management and overall control of hypertension can be influenced by a number of
different factors, one of which includes the antihypertensive drug therapy
being used. It is well known that one-time blood pressure readings in the
clinic or acute care settings are not an accurate reflection of the average
blood pressure throughout the day.1-3 This is why ambulatory blood
pressure monitoring has gained greater use over the years.3-6 This is
relevant because the average blood pressure throughout the day is known to be
correlated with the risk for developing target organ damage and future
pharmacotherapeutic approach to treating hypertension has evolved over time to
include medications that are not only effective at maintaining reductions in
average blood pressure readings over a 24 hour period, but are able to do so
with medications that can be administered once-a-day. Oral once-a-day
dosage formulations are considered by most clinicians as being ideal for the
purpose of patient adherence and acceptance. However, due to different
pharmacological and biological effects of antihypertensive medications, not all
antihypertensive medications and/or dosage formulations allow for oral once-a-day
dosing. This is where the trough:peak ratio was originally proposed by
the Food and Drug Administration (FDA).6-8
FDA proposed that before an antihypertensive medication could be approved for
once-a-day dosing it would have to have a trough:peak ratio value of greater
than 50%.8 This is based on the medication's pharmacokinetic profile in
relation to the blood pressure at various times throughout a 24 hour
period. The trough:peak ratio is basically assessed by the following:
- The patient's baseline blood pressure is determined (before any medication is
- The antihypertensive medication is then given to the patient
and blood pressures are then assessed using ambulatory blood pressure readings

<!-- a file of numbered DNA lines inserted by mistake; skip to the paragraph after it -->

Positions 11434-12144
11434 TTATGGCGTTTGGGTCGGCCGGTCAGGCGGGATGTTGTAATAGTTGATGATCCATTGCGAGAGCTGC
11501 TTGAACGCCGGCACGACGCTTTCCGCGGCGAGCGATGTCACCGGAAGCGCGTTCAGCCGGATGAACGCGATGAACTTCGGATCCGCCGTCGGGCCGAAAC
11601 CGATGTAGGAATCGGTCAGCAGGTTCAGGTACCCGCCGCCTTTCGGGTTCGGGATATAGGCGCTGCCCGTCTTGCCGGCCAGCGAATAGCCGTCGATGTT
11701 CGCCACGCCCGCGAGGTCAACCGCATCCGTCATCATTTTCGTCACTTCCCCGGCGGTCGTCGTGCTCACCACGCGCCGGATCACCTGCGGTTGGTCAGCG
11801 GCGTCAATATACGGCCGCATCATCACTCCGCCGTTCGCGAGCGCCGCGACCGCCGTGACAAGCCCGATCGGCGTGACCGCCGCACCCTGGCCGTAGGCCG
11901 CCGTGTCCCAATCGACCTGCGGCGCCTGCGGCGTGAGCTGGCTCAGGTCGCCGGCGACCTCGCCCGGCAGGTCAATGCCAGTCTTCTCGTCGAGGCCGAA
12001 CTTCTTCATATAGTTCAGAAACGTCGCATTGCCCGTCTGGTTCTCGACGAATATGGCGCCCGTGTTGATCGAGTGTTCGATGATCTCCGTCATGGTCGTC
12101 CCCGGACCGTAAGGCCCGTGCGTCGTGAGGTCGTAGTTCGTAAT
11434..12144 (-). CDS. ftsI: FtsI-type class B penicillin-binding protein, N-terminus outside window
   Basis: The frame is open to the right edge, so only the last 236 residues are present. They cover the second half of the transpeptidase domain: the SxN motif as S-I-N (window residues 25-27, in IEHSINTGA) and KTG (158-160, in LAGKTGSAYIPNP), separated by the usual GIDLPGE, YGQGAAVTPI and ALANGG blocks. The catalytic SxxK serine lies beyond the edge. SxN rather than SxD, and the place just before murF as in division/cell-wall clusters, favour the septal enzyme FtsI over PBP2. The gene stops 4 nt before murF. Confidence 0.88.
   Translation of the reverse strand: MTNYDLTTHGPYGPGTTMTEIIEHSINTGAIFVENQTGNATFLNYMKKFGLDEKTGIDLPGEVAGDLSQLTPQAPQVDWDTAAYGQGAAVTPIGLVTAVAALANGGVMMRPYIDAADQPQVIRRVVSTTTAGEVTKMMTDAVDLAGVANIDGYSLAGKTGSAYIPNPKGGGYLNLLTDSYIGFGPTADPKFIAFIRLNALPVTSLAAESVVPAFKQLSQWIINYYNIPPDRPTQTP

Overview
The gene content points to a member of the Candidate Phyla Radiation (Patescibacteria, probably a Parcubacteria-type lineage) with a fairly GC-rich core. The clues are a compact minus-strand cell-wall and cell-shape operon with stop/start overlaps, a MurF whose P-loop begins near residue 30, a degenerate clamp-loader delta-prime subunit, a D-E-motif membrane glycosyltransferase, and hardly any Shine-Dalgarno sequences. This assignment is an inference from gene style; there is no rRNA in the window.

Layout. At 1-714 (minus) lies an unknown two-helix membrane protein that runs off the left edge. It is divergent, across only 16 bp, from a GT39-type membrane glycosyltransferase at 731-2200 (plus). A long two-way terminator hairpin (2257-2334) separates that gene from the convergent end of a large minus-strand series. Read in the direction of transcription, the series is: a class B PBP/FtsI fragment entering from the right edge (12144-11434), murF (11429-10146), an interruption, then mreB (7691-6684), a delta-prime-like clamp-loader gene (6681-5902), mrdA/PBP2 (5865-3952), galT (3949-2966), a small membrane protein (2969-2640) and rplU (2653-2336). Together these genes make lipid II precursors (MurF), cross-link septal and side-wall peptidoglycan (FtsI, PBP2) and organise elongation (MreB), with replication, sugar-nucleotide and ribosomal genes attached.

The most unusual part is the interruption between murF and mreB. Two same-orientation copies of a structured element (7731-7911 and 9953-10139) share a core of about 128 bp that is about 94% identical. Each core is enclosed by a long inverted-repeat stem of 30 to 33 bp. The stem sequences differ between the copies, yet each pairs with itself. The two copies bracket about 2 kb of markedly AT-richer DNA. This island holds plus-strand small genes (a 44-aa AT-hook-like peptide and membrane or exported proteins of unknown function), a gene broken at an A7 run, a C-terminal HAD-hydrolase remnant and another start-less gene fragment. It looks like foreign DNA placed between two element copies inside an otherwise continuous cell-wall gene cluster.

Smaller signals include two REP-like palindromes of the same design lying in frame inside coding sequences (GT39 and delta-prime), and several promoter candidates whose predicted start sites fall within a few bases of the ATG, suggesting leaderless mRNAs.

over 24 hours
- Determination of the "peak" blood pressure lowering
effect as compared to baseline in that 24 hour time frame (or said another way,
the greatest degree of blood pressure lowering when compared to the baseline
blood pressure for that medication)
- Determination the "trough"
or degree of blood pressure lowering compared to baseline that remained at the
end of the 24 hour period (i.e., the "trough" in this situation is
the drug concentration remaining in the blood right before the next dose would
normally be given).
If the degree of blood pressure lowering at the end
of the 24-hour period (i.e., suspected to be the drug's "trough"
effect) is at least 50% of the peak blood pressure lowering effect, then that
antihypertensive medication (for that dosage formulation) has meet the FDA's
criteria for maintaining adequate blood pressure lowering for a period of 24
hours and thus could be approved for once-a-day dosing. For example, if
the average peak blood pressure lowering effect of drug A was 10 mmHg and if
the average trough blood pressure lowering effect at the end of that 24 hour
time period was 6 mmHg, then the trough:peak ratio would be >50%, because
6/10 equals 0.6 or 60%. Said another way, 60% of the peak blood pressure
lowering by drug A still remained at the end of the 24 hour period.
Therefore, in this example Drug A would be given approval for once-a-day
trough:peak ratio of >50%, also means that the antihypertensive medication
allows for once-a-day dosing without causing pronounced reductions in blood
pressure that is sometimes seen with short or rapid acting antihypertensive